We hide from God because we think that he wants to condemn us. Yet the cross shows us that he does not want to condemn us, but is ready to forgive and to save us.
To help us understand God’s love.
We will look at a puzzle of the exalted cross and God’s love.
Our natural inclination is to think of suffering as one of life’s worst moments. John 3:14-21 seems to suggest just the opposite. The wording indicates that just as Moses lifted up a snake on a pole, so was Jesus to be lifted up on a cross. The words lifted up are elsewhere translated as exalted. We think of the cross as ignominy not exaltation. We think of money, power and fame as exaltation. That’s how we want to be exalted. We don’t want to suffer. That’s why preachers who perpetually emphasize material prosperity are popular. It’s not fashionable to teach that to be truly exalted, we must follow Christ, and if we follow him, are we also willing to be truly exalted by suffering? Do we come into the light of the cross, or dark and deceptive worldly materialism?
“God so loved the world” means what? It means he loved the world in this way, or like this. So our famous saying from John 3:14-21 could be translated “God loved the world in this way.” What way? He lifted up Jesus in the same manner that Moses lifted up the snake for the healing of Israel. The snake on the pole was meant to remind Israel to trust God for healing but it later became an idol and had to be destroyed. Church traditions can be like that. Invented to point us to God, traditions degenerate into idols which need to go. We too need to constantly lift up Jesus, ahead of our traditions and denominational pride. Does Jesus take second place to our cheap human politics? Do we show love to the world by lifting up Jesus?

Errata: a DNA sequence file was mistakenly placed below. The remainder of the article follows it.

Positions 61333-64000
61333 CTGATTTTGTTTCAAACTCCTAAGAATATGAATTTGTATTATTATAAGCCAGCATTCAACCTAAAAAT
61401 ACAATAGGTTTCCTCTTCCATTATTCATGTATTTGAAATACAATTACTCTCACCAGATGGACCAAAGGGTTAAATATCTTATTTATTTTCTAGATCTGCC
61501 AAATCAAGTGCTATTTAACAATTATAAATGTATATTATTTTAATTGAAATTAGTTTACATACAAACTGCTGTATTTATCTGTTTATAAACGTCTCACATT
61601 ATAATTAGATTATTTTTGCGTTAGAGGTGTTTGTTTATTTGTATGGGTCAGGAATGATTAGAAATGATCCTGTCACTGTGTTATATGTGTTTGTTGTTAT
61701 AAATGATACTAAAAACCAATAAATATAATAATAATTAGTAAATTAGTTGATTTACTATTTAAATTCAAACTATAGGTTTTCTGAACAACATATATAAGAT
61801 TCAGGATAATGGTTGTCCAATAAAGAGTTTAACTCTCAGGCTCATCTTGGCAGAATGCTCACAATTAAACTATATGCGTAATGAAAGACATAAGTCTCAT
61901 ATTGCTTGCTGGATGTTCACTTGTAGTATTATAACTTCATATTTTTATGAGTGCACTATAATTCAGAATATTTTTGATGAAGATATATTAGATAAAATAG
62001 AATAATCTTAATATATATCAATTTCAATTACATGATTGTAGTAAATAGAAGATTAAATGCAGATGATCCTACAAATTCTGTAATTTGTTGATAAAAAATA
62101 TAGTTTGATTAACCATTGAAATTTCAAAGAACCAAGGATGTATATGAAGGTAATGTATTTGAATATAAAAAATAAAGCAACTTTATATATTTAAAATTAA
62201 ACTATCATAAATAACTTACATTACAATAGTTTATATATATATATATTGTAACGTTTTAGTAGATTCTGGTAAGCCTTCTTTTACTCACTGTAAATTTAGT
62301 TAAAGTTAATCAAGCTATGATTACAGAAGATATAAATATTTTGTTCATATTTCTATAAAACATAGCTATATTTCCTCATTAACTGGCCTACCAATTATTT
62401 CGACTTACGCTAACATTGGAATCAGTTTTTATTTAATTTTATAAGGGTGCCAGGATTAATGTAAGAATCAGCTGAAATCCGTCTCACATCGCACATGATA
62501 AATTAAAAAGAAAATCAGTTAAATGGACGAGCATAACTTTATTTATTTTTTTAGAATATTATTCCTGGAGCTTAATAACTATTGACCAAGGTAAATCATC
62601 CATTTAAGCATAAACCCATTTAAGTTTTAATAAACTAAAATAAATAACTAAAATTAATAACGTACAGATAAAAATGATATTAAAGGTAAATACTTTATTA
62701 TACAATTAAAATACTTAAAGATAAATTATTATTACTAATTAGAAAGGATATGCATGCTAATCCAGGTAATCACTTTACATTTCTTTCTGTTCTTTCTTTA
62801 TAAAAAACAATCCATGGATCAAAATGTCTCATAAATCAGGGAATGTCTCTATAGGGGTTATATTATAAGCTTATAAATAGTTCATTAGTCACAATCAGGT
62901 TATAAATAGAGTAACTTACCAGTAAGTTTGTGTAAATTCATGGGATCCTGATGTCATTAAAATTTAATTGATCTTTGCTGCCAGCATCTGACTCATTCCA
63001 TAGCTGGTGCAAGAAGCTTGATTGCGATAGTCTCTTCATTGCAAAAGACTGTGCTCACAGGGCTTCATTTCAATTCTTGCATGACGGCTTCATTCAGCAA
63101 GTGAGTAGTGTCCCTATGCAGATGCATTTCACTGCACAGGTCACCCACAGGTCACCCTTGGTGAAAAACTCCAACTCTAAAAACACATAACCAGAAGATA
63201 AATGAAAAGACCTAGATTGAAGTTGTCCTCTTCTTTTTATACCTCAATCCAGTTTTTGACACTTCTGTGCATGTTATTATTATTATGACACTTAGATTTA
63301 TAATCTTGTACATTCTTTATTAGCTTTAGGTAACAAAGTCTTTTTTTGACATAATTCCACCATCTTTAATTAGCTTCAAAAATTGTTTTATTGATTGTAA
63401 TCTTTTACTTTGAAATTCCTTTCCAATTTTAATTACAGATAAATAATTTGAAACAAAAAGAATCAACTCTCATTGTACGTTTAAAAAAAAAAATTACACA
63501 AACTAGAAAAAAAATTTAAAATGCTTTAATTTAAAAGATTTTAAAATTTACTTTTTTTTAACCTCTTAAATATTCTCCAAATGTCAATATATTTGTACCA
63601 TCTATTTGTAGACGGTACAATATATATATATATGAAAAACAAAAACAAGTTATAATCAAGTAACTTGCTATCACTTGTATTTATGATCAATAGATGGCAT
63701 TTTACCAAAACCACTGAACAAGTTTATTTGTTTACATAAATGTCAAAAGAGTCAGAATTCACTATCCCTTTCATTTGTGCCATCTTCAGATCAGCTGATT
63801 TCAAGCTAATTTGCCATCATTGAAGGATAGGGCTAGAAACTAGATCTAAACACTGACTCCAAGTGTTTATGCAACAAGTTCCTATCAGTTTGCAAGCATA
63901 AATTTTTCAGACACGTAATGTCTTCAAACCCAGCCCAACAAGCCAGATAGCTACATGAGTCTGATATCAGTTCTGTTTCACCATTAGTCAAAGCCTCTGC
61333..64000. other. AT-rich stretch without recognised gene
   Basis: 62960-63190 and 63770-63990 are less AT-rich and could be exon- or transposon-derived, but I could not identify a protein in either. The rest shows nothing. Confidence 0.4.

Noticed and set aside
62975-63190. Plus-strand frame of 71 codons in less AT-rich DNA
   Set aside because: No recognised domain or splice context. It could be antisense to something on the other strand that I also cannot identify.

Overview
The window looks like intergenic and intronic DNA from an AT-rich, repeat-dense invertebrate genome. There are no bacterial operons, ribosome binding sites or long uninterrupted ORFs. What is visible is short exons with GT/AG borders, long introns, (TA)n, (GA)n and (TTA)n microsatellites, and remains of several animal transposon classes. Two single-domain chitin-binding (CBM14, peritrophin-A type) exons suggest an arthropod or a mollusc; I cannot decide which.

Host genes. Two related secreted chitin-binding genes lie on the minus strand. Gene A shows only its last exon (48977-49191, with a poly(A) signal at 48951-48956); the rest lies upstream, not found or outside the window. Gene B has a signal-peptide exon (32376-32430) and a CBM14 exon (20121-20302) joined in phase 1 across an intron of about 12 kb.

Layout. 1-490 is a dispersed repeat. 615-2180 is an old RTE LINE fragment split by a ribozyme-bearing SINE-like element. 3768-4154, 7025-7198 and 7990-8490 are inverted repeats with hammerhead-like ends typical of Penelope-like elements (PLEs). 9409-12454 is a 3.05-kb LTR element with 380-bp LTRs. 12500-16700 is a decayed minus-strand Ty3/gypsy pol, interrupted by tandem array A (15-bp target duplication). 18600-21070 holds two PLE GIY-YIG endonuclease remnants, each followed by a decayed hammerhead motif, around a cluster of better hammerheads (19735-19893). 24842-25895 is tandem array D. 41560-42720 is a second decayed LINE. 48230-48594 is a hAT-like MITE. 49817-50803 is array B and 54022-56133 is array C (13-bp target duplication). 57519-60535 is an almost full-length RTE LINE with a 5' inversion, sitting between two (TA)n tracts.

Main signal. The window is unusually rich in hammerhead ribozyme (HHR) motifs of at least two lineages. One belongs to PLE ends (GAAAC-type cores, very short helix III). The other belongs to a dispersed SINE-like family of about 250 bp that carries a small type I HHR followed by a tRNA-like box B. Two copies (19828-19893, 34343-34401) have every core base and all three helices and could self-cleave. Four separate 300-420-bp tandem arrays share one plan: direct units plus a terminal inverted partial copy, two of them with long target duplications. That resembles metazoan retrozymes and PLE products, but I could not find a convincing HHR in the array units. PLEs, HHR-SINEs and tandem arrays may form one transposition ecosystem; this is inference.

Humanity runs away from God. Do we hate him? Are we ashamed and think that he will want to condemn us for all of the bad things we have done to each other? Is John 3:14-21 saying just the opposite of that? Rather than wanting to condemn the world, God sent Jesus into the world to save it. An example is Jesus’ encounter with a woman caught in the act of adultery (John 8). Those caught up in false religion condemned her. Jesus told them that if any of them was without sin, they ought to cast the first stone. None dared and Jesus said he did not condemn her. Instead of running from God, it is condemning religion which we should run from. God and the true religion of Jesus do not exist to condemn but to save.
It is a conundrum that the cross is exalted, yet it shows us how God loved the world. Sacrifice for others is a way to show love. We don’t have to hide from God. He is not here to condemn us, but to save us and show us his love.